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I would sincerely appreciate if anyone can tell me how to solve g(x) defined by the following functional equation:

$h(t) = \int_0^t f(2t-x)g(x)dx$ for $0\leq t\leq \infty$?

where: f(x) is a known function (actually a probability density functions defined on $[0^+,\infty$) with finite first and second order moments. h(t) is a known function and g(x), the unknown function, is a pdf defined on $[0^+,\infty$ with finite first and second order moments.

Assume $f(x)=g(x)=h(x)=0$ when $x<0$ and $f(x) \geq 0, g(x)\geq 0, and h(x)\geq 0$ when $x \geq 0$.

I understand basic convolution stuff(Laplace transform etc) but have minimum explosures to functional analysis. The formulation looks somewhat similar to convolution but not exactly the same. Also it seems related to Wiener-Hopf integral equation but I am unfamiliar with it.

Numerical solution is OK. But any kind of analytic insight or closed-form solution under specific class of functions will be very beneficial. In particular I am interested in the case when f(t) follows a (truncated) Gaussian distribution.

Any textbook/web link/paper recommendation is highly appreciated.

Many thanks!

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The problem I posed belongs to Volterra equations of the first kind. So numerical solutions seem to be the answer. –  Haining Yu Oct 12 '10 at 13:34
    
There will need to be some compatibility condition on $h$ and $f$ by the way you defined it. Doing a change of variable on $x$, your functional equation is the same as $h(t) = \int_0^t f(t+x) g(t-x) dx$. So if $f$ were a truncated Gaussian, such that $f(x) = 0$ for all $x > x_0$, then necessarily $h(x) = 0$ for all $x > x_0$ and your functional equation gives no information on $g$ for $x > x_0$. –  Willie Wong Oct 13 '10 at 23:12
    
Thank you for your comment. When I mean truncated Gaussian, what I really mean is $f(x)\leq 0$ when $f(x)\leq 0$. –  Haining Yu Oct 14 '10 at 17:40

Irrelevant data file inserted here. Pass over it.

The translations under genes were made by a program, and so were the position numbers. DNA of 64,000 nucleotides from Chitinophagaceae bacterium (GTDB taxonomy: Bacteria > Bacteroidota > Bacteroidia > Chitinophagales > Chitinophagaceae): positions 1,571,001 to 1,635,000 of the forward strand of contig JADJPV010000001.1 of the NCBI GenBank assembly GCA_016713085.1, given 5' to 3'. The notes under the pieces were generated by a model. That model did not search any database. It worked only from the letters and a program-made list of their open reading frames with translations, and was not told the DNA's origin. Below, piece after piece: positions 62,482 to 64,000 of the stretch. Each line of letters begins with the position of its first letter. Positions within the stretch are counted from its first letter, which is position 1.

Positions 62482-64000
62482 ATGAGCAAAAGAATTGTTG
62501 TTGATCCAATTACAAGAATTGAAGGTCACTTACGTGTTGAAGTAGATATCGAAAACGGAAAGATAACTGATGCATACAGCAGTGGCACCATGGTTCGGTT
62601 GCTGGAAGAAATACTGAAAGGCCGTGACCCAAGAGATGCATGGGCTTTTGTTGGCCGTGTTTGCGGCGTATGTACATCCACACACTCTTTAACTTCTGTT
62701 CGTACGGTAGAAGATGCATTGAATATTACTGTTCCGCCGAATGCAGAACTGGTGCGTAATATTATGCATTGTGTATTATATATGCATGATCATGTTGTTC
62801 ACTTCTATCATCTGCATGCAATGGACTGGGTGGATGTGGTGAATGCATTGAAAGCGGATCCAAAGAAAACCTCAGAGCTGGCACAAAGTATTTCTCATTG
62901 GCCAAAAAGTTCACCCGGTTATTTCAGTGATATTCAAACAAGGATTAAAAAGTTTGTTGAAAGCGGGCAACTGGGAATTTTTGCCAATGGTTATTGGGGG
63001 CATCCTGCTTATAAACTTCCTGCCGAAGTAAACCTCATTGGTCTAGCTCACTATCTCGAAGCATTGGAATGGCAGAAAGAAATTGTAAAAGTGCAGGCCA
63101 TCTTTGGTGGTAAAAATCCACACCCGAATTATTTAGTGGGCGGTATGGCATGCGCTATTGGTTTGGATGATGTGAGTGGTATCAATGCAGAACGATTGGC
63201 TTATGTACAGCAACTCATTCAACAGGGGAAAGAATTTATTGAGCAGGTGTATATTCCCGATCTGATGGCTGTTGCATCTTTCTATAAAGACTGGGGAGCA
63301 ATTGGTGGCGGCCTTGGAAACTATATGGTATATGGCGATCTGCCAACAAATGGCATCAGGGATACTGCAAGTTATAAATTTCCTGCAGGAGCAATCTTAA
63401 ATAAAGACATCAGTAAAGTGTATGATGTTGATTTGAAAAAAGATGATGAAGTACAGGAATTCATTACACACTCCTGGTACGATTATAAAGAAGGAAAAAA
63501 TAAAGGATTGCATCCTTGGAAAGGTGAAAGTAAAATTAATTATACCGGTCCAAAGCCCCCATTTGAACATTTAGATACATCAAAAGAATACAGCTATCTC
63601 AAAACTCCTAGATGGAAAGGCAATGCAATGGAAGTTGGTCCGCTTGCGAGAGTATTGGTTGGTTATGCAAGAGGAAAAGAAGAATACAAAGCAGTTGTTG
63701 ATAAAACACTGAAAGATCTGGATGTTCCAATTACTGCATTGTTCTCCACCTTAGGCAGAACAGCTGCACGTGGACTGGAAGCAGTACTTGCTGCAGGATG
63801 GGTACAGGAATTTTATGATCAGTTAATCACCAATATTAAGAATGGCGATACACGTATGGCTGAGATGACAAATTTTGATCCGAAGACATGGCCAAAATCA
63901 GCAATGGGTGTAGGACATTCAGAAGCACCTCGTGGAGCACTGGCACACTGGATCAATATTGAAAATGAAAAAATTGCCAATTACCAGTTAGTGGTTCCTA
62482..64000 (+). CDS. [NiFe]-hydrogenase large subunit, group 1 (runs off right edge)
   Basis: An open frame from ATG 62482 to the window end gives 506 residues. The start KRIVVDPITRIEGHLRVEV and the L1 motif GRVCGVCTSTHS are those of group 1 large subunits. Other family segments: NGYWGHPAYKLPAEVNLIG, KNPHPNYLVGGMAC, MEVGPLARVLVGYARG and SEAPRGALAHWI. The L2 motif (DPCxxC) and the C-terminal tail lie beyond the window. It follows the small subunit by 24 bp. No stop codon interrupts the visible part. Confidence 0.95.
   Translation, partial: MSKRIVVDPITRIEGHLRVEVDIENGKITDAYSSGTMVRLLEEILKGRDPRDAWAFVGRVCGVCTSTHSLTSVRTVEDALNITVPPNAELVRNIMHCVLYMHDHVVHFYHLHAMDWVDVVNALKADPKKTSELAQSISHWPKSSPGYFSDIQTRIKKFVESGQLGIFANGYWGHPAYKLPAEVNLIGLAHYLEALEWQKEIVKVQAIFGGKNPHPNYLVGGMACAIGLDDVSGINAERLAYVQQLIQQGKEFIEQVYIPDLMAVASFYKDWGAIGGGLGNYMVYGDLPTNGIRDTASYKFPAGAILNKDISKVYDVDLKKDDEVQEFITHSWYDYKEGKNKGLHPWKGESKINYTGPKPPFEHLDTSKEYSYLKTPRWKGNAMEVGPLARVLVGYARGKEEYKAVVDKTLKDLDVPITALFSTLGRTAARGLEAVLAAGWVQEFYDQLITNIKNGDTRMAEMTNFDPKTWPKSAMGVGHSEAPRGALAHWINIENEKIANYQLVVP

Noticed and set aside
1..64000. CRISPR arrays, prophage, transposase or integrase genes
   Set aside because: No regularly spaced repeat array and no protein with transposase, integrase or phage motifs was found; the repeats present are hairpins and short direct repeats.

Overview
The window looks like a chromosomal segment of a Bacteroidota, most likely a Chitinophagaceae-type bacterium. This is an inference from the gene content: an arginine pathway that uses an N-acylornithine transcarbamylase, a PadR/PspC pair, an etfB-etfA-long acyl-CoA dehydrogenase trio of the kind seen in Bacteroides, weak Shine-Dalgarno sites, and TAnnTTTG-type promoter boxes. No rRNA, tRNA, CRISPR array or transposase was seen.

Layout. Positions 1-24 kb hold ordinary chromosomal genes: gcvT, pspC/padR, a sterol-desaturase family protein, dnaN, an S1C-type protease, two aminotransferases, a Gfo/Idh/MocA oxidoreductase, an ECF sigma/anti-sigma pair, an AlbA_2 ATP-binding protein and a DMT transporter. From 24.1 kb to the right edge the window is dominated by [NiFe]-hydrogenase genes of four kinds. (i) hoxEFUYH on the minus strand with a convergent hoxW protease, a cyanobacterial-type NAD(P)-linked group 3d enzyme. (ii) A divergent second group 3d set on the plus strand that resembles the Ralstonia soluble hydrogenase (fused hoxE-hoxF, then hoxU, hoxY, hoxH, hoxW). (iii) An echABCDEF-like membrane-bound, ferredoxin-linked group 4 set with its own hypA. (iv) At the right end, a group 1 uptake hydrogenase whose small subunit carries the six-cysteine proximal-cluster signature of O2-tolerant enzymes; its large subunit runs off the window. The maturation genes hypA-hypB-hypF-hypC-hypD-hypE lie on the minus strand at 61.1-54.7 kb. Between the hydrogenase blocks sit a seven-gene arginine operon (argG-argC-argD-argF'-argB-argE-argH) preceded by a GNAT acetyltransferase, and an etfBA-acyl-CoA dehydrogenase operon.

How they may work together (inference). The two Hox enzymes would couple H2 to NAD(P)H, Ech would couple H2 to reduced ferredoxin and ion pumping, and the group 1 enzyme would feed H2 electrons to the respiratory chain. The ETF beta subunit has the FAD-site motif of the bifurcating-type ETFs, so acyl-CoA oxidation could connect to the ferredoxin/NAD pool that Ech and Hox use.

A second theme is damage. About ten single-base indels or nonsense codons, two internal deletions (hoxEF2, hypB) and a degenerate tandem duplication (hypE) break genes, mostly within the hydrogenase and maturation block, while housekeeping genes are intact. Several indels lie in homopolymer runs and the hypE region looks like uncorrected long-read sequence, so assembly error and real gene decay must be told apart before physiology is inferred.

1 Answer 1

It sounds like the functions you're dealing with are pretty nice and admit Laplace transforms. So we know that for two functions $f$ and $g$, the Laplace transform of their "convolution" (as written below) is:

$\mathcal{L}(f\star g)=\mathcal{L}\int_0^t f(t-x)g(x)dx=F(s)G(s)$

where $F$ and $G$ are the Laplace transforms of $f,g$ respectively. Look at the proof in this link here. For $f(2t-x)$, following the notation in the link and working bottom up, the only difference that occurs is that instead of $t=\sigma+\tau$, you replace with $2t=\sigma+\tau$. This gives

$\mathcal{L}\int_0^t f(2t-x)g(x)dx=\frac{1}{2}\int_0^\infty \int_0^\infty f(\sigma)e^{-s(\sigma+\tau)/2}d\sigma g(\tau)d\tau=\frac{1}{2}F(s/2) G(s/2)$

So for your equation, you get:

$H(s)=\frac{1}{2}F(s/2)G(s/2)$

and you can now solve for $g$ by using the Laplace transform inverse.

As far as references go, try "Introduction to integral equations with applications" By Abdul J. Jerri.

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There is a problem with you change of variables. The interior integral of the double integral cannot be just $\int_0^\infty$, it should be $\int_\tau^\infty$. So I think the solution you wrote down using Laplace transform is not correct. –  Willie Wong Oct 13 '10 at 23:46
    
Thank you both for commenting. I tried to following the link provided and work my way bottom up. It turns out to be difficult (if still possible). The difficulty arises when the change of variable takes place. When you doa variable change, two things have to be met simutaneously: 1) the term for $f(\cdot)$ has to have contain one variable, but not two ($t$ and $x$), and 2) the integral range after the change of variable has to be something like $[\tau,\infty)$. It turns out that such change of variable is hard to find -- because of coefficient of 2 in the term $2t-\tau$. –  Haining Yu Oct 14 '10 at 17:38
    
Looks like I screwed up. Perhaps it's still salvageable? –  Alex R. Oct 14 '10 at 18:54
    
Volterra equations seems a viable option. –  Haining Yu Oct 15 '10 at 1:51

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